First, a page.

Corruption has always existed in international commerce. However, the fight against corruption has been neglected in the past. This is about to change. In recent times, several legal instruments have been adopted such as eg the OECD Convention on Combating Bribery of Foreign Public Officials in International Business Transactions of 1997, the Inter-American Convention Against Corruption of 1997, the Council of Europe Criminal Law Convention on Corruption and the Council of Europe Civil Law Convention on Corruption, both of 1999, and the United Nations Convention against Corruption of 2003. These legislative initiatives focus almost exclusively on the criminal law aspects of corruption, except of course for the Council of Europe Civil Law Convention on Corruption. Beyond the consequences under criminal law, corruption may influence the trade relationship of the parties involved in international commerce and the contracts concluded by them. These civil law aspects of corruption have long been disregarded or even overlooked.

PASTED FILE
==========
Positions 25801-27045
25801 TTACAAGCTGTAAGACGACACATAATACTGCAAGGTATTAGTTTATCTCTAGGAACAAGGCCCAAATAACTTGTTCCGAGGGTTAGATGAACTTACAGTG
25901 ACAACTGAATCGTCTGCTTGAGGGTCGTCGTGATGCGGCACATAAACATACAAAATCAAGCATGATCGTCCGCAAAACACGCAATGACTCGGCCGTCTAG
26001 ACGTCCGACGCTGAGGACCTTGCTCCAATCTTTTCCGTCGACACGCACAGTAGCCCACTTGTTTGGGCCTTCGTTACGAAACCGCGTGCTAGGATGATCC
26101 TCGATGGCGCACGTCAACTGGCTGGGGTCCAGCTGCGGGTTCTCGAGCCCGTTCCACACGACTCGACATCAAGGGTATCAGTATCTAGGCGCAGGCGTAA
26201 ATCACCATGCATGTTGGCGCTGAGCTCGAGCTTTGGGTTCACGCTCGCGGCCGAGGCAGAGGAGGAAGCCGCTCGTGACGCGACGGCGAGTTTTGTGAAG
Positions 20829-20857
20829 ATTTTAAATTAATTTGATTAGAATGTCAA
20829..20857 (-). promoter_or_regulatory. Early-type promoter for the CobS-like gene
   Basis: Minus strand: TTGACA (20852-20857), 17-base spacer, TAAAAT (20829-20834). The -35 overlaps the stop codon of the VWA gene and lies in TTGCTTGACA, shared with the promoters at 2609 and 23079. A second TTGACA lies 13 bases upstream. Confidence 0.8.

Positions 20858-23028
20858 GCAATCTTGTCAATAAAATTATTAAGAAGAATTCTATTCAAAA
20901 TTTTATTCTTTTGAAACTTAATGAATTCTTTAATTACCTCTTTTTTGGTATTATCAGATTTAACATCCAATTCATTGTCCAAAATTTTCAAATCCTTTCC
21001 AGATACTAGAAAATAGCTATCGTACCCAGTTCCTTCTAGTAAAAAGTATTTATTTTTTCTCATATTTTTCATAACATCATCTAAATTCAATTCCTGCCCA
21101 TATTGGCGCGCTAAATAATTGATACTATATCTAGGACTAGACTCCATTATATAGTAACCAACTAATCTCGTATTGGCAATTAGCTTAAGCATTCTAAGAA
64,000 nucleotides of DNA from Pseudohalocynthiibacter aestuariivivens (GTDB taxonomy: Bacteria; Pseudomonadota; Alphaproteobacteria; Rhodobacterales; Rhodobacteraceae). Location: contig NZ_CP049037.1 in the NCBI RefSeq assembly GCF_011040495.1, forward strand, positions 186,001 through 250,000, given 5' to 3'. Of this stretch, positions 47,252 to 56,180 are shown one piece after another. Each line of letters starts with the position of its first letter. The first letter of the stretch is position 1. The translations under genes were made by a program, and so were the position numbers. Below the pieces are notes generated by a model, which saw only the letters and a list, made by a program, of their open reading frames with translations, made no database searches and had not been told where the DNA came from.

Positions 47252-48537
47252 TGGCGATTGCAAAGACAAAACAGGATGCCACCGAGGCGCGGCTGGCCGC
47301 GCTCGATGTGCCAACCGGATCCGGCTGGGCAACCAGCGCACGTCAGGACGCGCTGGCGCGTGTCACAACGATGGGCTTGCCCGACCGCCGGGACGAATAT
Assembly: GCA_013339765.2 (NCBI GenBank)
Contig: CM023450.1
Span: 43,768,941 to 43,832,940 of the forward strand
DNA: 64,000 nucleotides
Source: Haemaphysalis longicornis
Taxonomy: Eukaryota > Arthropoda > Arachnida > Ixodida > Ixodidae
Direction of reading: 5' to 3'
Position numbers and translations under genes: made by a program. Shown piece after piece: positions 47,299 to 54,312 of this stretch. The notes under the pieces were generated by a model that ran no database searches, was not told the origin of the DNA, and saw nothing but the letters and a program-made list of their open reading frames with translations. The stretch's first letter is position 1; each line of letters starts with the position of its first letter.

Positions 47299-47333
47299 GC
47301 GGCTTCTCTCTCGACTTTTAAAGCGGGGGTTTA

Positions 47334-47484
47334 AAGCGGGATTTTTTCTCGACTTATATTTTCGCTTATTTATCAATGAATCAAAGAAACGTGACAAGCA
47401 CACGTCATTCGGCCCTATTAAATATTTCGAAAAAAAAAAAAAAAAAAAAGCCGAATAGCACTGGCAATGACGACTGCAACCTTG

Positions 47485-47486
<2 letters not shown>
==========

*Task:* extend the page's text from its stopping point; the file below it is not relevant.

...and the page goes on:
The following article summarizes the core findings with respect to civil law consequences of corruption under German law. In order to better understand these consequences a brief summary of the regulatory framework of criminal law on corruption in Germany will be presented first.


8.2 Brief Summary of Criminal Law


Legal persons are deemed incapable of committing crimes. German criminal law addresses natural persons only. However, under administrative law, natural persons and legal persons alike may be fined for administrative offences (Ordnungswidrigkeiten), sec 30 Administrative Offences Act (Gesetz über Ordnungswidrigkeiten, OWiG). According to sec 130 of that Act it is an offence not to provide for sufficient supervision to ensure compliance within a company. However, it is unclear to what extent this provision that generally deals with compliance covers typical cases of corruption.1